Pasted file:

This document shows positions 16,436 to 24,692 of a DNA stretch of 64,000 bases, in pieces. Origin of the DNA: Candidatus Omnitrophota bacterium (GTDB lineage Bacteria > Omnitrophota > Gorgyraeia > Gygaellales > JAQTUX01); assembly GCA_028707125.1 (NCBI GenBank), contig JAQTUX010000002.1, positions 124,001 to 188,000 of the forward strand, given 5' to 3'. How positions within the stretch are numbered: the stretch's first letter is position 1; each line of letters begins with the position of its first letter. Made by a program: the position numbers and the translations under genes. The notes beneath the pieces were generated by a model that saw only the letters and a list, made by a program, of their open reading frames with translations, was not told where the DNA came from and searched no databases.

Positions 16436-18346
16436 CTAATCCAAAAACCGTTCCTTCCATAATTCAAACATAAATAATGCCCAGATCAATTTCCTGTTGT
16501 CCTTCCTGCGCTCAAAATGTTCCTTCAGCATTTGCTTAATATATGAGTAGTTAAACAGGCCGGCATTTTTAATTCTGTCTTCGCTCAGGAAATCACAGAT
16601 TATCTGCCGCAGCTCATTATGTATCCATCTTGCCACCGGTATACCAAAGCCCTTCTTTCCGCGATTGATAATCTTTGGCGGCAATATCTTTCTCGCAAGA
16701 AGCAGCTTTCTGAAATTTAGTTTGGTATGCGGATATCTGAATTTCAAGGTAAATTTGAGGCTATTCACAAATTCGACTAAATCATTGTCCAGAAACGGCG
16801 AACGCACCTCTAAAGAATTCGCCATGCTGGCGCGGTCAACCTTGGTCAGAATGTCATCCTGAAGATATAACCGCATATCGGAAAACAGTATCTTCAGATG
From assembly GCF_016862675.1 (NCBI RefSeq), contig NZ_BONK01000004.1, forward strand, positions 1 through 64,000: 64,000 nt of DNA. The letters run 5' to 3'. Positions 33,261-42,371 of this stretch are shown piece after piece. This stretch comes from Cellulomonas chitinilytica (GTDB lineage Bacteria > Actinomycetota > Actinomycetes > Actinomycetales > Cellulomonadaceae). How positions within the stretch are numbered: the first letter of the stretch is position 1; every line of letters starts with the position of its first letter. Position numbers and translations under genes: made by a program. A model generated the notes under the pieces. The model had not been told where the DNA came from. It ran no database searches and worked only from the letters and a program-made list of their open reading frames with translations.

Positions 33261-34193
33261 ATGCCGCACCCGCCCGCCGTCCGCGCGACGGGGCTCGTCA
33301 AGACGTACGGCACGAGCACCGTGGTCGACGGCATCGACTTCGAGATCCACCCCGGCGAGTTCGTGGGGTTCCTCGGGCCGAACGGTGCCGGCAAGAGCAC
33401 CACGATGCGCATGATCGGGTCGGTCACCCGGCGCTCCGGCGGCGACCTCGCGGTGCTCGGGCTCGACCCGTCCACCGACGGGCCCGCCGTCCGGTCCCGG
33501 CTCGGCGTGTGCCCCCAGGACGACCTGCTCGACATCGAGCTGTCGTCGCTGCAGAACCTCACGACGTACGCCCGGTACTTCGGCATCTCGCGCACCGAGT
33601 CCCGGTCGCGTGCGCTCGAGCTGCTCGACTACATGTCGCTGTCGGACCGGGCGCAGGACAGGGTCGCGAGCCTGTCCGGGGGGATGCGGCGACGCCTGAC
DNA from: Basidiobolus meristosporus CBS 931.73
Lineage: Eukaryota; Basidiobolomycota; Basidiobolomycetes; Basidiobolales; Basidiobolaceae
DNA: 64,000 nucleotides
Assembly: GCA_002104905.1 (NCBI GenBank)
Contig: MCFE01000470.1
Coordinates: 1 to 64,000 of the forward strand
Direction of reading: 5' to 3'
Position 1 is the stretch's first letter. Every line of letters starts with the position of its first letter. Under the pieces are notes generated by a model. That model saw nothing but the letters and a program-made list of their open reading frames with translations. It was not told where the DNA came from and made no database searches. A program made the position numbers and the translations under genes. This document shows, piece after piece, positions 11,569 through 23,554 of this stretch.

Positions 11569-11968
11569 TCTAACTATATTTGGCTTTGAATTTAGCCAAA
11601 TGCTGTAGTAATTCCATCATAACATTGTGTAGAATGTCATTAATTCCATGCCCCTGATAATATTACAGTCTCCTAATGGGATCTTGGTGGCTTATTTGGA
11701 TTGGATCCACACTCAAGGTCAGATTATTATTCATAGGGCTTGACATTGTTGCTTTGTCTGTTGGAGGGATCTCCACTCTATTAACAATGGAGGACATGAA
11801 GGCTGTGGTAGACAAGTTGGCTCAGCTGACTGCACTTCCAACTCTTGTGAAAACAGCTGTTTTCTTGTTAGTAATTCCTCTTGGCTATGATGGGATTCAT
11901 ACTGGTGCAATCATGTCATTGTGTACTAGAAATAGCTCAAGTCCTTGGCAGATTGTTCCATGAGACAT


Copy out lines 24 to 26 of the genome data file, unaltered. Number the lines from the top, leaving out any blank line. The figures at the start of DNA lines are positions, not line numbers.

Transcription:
11569 TCTAACTATATTTGGCTTTGAATTTAGCCAAA
11601 TGCTGTAGTAATTCCATCATAACATTGTGTAGAATGTCATTAATTCCATGCCCCTGATAATATTACAGTCTCCTAATGGGATCTTGGTGGCTTATTTGGA
11701 TTGGATCCACACTCAAGGTCAGATTATTATTCATAGGGCTTGACATTGTTGCTTTGTCTGTTGGAGGGATCTCCACTCTATTAACAATGGAGGACATGAA